Alaskans have narrowly approved a sweeping revamp of their election rules, delivering one of the year's biggest victories to democracy reformers.
Adoption of the ballot initiative immediately pushes the nation's most expansive and remote state to a central place of honor for "good governance" groups, because the measure embraces two of their main goals: elections that are less monopolized by the major parties and campaign financing that's more transparent.
The victory became clear only Tuesday night, two weeks after the voting ended, thanks to the state's uniquely slow pace for tabulating mailed ballots. Because of the pandemic they accounted for two out of every five votes in Alaska this fall, and counting them reversed what looked like a likely defeat for the package. But with nearly complete results, the proposal has prevailed by 3,700 votes out of 343,000 cast — a margin of 1 percentage point.
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Since New Mexico enacted a new disclosure law last year, more than $800,000 in political spending has been publicly reported by nonprofit groups that in the past would have remained largely hidden.
It's a change that Secretary of State Maggie Toulouse Oliver calls "a huge victory." But Austin Graham of the Campaign Legal Center, which advocates for tighter regulation of money in politics, is more reserved: "What's on the books in New Mexico is not the most cutting edge, but it's undoubtedly a big improvement from the last decade."
The New Mexico experience illustrates that improving the transparency of how campaigns are financed can be done, but making progress often requires incremental steps that take a lot of time. What has happened in New Mexico is an example of what states across the country must grapple with when they seek to slow the influence of money over their own politics, at a time when federal regulation of presidential and congressional elections has shriveled.
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Joe Biden has plenty of campaign promises to keep, beyond the obvious and enormous top priorities of corralling the coronavirus and stabilizing the economy. And that's made democracy reform groups, which have never counted him as an impassioned ally, newly skeptical their priorities will get addressed in his new administration.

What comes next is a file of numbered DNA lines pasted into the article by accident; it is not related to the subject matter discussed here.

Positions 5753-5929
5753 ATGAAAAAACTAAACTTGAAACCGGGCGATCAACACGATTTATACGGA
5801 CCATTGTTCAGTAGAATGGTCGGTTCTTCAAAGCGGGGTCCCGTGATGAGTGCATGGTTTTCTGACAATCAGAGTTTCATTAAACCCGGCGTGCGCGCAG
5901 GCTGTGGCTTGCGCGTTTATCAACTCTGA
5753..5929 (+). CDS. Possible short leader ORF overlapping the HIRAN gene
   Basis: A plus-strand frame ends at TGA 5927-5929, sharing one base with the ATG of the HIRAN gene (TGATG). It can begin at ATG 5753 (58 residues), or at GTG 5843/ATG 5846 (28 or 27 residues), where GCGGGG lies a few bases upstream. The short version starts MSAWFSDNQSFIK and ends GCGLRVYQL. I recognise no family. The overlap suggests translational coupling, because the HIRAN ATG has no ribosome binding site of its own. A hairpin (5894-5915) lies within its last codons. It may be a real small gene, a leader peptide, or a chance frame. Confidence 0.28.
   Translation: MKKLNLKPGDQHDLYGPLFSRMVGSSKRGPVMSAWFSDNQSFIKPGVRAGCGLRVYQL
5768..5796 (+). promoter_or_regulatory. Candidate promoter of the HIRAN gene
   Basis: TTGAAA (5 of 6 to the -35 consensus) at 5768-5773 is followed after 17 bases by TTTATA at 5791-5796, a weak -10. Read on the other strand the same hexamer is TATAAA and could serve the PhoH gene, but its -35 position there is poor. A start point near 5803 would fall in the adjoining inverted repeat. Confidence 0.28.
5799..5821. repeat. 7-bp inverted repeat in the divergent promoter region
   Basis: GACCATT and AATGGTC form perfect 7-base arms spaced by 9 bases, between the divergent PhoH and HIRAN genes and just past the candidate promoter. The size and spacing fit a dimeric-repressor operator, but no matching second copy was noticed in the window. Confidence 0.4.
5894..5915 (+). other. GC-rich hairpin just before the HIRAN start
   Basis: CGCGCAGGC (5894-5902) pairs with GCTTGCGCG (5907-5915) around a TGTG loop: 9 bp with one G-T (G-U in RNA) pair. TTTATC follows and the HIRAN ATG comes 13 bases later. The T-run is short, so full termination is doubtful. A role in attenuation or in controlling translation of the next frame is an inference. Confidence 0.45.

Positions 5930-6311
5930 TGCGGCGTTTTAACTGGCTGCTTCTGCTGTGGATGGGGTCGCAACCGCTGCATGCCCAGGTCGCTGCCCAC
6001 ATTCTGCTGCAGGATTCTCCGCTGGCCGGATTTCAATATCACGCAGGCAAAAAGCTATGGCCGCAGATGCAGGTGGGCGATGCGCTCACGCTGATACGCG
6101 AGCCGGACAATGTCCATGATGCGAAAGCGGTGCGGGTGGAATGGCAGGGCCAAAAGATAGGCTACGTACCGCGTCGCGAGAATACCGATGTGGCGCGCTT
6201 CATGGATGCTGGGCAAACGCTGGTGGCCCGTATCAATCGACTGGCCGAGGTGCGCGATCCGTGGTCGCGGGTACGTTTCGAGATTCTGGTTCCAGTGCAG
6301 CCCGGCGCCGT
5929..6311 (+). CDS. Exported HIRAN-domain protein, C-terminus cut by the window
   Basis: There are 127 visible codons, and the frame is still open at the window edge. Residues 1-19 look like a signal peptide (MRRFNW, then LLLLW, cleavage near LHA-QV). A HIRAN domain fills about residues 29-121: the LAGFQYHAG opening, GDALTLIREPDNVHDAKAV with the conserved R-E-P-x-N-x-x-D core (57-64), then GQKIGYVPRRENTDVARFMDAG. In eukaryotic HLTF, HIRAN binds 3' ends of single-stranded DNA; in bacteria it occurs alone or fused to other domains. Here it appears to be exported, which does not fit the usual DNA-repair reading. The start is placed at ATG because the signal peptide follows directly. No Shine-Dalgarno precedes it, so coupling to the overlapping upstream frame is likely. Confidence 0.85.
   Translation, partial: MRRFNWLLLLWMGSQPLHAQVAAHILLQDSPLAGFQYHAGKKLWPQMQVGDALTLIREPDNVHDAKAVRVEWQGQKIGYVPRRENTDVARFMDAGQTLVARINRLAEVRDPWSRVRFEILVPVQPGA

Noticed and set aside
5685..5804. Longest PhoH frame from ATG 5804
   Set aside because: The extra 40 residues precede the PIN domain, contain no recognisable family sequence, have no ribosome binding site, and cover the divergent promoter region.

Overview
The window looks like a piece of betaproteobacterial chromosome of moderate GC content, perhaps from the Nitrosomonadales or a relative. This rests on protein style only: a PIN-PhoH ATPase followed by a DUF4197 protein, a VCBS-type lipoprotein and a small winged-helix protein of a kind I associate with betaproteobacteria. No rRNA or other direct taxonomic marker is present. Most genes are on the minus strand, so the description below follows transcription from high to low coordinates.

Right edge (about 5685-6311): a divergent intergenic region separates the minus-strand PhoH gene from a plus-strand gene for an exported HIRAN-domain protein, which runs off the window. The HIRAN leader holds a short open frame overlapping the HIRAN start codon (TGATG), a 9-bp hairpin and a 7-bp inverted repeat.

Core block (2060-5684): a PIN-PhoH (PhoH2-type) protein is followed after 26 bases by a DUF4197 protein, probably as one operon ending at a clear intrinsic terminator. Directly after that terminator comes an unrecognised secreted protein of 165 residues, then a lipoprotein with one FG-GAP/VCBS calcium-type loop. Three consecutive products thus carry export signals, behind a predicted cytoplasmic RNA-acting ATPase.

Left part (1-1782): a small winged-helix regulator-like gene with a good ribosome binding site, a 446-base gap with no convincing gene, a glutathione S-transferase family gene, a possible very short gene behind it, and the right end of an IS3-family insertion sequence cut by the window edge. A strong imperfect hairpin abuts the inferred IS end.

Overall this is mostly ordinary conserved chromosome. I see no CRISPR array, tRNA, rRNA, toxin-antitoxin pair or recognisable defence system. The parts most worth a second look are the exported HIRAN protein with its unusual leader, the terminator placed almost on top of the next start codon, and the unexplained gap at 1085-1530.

Their anxiety has come to the surface this week. A coalition of 170 progressive good governance and voting rights organizations asked the president-elect to elevate a collection of fix-the-system proposals into his first 100 days' agenda. Separately, one of the most influential such groups, RepresentUs, lambasted the Biden transition for "an omission of epic proportions" by giving short shrift to the issues it cares about.
Their impatience, just days after Biden's victory became clear, underscores the precarious position the cause of fixing democracy's dysfunction has in the public policy agenda.
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Tuesday's election yielded two wins and one probable loss for those who say that curbing the influence of money in politics is key to a better democracy.
By far the most significant victory for that cause was in Oregon, which voted overwhelmingly to allow the state to limit campaign contributions and spending — and reverse some of the nation's most permissive campaign financing rules. And a couple of symbolic new limits were approved Tuesday in Missouri. But a package including new curbs on gifts to campaigns was facing rejection in Alaska.
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